Okay, you’re right. It costs the earth to build new in Michigan or do a significant rehab. But don’t immediately rush to load up the U-Haul and venture off to cheaper climes. All is not lost. The summers are too good here in Michigan, our quality of life is outstanding, we have some of the most highly rated universities in the country, and you’ll really want to hold onto your stake here once you read up on climate change. If you do your research, you’ll also find that it’s not necessarily any less expensive in most places elsewhere. At least for locations that folks might want to choose, and in many cases, you’ll find that costs of living are higher.

Now that we have examined some of the underlying factors contributing to increased construction costs, and determined that staying in Michigan is still a pretty good bet, let’s address some of the challenges facing communities that reflect these factors and provide some strategies for successfully pushing back into the market.


The former Ypsi Cycle building in downtown Ypsilanti, undergoing a complete gut and rebuild.

Strategy One:
Acknowledge that construction, new or rehab, is going to be expensive.

The first step is always to admit there is a problem. We have all heard the grumblings: “New construction is so expensive, developers are building only luxury lofts to turn a profit.” As discussed in a recent Strong Towns article, acknowledging that something is expensive is not necessarily a criticism. It is, however, a requirement for realistically tackling the problem that even when new housing units are created, they are often out of reach for working Michiganders.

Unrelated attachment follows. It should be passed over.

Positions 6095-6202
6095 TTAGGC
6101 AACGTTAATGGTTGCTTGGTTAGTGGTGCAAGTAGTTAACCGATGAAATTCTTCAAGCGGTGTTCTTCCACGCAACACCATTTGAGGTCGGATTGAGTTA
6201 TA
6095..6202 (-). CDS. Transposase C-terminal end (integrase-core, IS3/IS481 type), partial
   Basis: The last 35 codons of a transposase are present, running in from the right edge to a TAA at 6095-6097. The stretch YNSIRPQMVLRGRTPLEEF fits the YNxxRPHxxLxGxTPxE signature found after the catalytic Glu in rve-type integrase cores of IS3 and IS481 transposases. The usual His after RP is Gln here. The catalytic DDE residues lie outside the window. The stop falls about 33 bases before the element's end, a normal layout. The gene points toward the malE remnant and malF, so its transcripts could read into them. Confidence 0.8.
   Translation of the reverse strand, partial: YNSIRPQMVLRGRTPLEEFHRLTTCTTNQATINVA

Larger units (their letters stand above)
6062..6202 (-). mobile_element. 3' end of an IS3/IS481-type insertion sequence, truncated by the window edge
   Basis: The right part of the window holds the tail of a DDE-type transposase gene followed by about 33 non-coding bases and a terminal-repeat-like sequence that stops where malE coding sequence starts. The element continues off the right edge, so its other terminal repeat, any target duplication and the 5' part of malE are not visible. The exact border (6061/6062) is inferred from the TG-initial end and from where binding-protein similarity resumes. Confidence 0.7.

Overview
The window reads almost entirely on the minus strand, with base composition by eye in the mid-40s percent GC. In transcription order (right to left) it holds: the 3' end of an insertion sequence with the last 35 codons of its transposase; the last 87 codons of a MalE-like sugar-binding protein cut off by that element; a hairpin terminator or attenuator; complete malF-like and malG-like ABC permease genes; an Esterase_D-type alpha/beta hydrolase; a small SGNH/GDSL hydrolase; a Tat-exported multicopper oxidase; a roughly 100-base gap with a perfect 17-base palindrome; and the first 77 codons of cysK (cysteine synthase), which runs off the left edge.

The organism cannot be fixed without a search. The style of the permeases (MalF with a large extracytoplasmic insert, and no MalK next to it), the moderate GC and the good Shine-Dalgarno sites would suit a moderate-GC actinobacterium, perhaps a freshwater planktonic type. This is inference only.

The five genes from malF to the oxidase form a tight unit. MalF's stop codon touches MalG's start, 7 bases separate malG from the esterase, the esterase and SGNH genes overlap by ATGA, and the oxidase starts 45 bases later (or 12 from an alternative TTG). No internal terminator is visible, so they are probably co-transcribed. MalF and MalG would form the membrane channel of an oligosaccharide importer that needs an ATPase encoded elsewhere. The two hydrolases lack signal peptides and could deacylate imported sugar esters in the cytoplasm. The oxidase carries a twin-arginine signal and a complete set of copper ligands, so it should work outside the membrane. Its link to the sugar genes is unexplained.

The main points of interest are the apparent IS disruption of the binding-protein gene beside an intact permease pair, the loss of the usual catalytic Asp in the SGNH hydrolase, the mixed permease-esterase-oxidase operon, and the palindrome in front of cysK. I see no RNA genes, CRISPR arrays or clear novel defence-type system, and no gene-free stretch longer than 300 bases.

Prioritization of supports to incentivize new workforce housing by reducing land acquisition costs and providing predevelopment technical legwork can help set the stage for the creation of new missing middle housing units. The Michigan Economic Development Corporation’s Redevelopment Ready Communities (RRC) program aims to help get cities prepared to attract and accommodate appropriately scaled development in the heart of cities, with built-in walkability and connections to existing community amenities. The League has provided several cities with predevelopment assistance through this program, with success stories reported out on our Developing Great Places page.

We cannot make building cheaper. In fact, we should advocate for lasting quality of construction in city cores regardless of occupants because of the value of creating a durable building stock which can pivot in use over time. We can, however, also focus on shifting costs such as utility hookups, environmental remediation, site prep, and even in some cases, architectural design work, to public entities to remove barriers for desired development formats in targeted locations in our existing downtowns. We can lower costs to purchase municipally owned vacant or under capitalized buildings. We can incentivize historic rehab of aging building stock with the re-establishment of the Michigan Historic Tax Credit and the upcycling of our aging industrial and commercial buildings to housing use.

As advocated by the National Development Council, we need to persist in clarify public interest in targeted growth, which could be alleviated with the easing of public bonding limitations and the promotion and expansion of housing-focused CDCs. Another tack is to watch as Michigan’s community capital investment scene continues to grow and expand while explicitly voicing our interest in local investment opportunities underwritten by local people, as enabled by Michigan’s MILE Legislation.